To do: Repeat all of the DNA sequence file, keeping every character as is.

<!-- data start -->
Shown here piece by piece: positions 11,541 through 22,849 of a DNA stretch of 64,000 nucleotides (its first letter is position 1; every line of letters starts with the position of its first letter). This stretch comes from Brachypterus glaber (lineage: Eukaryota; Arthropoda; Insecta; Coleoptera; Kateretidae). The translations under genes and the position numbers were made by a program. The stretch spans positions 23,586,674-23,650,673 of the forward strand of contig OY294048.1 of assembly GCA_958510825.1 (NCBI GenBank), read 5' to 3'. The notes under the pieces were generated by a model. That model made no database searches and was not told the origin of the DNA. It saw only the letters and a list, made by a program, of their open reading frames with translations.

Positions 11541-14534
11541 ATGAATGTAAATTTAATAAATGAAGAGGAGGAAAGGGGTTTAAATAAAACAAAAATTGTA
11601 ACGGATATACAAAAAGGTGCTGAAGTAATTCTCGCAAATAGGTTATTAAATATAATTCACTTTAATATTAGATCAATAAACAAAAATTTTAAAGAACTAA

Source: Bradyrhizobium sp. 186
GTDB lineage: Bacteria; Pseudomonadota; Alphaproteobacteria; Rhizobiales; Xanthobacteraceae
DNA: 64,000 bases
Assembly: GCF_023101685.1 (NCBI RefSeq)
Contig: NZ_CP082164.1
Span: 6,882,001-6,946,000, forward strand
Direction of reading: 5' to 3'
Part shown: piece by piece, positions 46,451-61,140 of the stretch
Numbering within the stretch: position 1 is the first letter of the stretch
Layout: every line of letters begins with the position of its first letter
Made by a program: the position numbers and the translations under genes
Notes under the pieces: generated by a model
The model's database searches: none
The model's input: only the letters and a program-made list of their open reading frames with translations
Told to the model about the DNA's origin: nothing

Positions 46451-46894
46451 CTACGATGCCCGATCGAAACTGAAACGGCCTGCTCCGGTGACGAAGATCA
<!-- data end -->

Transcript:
Shown here piece by piece: positions 11,541 through 22,849 of a DNA stretch of 64,000 nucleotides (its first letter is position 1; every line of letters starts with the position of its first letter). This stretch comes from Brachypterus glaber (lineage: Eukaryota; Arthropoda; Insecta; Coleoptera; Kateretidae). The translations under genes and the position numbers were made by a program. The stretch spans positions 23,586,674-23,650,673 of the forward strand of contig OY294048.1 of assembly GCA_958510825.1 (NCBI GenBank), read 5' to 3'. The notes under the pieces were generated by a model. That model made no database searches and was not told the origin of the DNA. It saw only the letters and a list, made by a program, of their open reading frames with translations.

Positions 11541-14534
11541 ATGAATGTAAATTTAATAAATGAAGAGGAGGAAAGGGGTTTAAATAAAACAAAAATTGTA
11601 ACGGATATACAAAAAGGTGCTGAAGTAATTCTCGCAAATAGGTTATTAAATATAATTCACTTTAATATTAGATCAATAAACAAAAATTTTAAAGAACTAA

Source: Bradyrhizobium sp. 186
GTDB lineage: Bacteria; Pseudomonadota; Alphaproteobacteria; Rhizobiales; Xanthobacteraceae
DNA: 64,000 bases
Assembly: GCF_023101685.1 (NCBI RefSeq)
Contig: NZ_CP082164.1
Span: 6,882,001-6,946,000, forward strand
Direction of reading: 5' to 3'
Part shown: piece by piece, positions 46,451-61,140 of the stretch
Numbering within the stretch: position 1 is the first letter of the stretch
Layout: every line of letters begins with the position of its first letter
Made by a program: the position numbers and the translations under genes
Notes under the pieces: generated by a model
The model's database searches: none
The model's input: only the letters and a program-made list of their open reading frames with translations
Told to the model about the DNA's origin: nothing

Positions 46451-46894
46451 CTACGATGCCCGATCGAAACTGAAACGGCCTGCTCCGGTGACGAAGATCA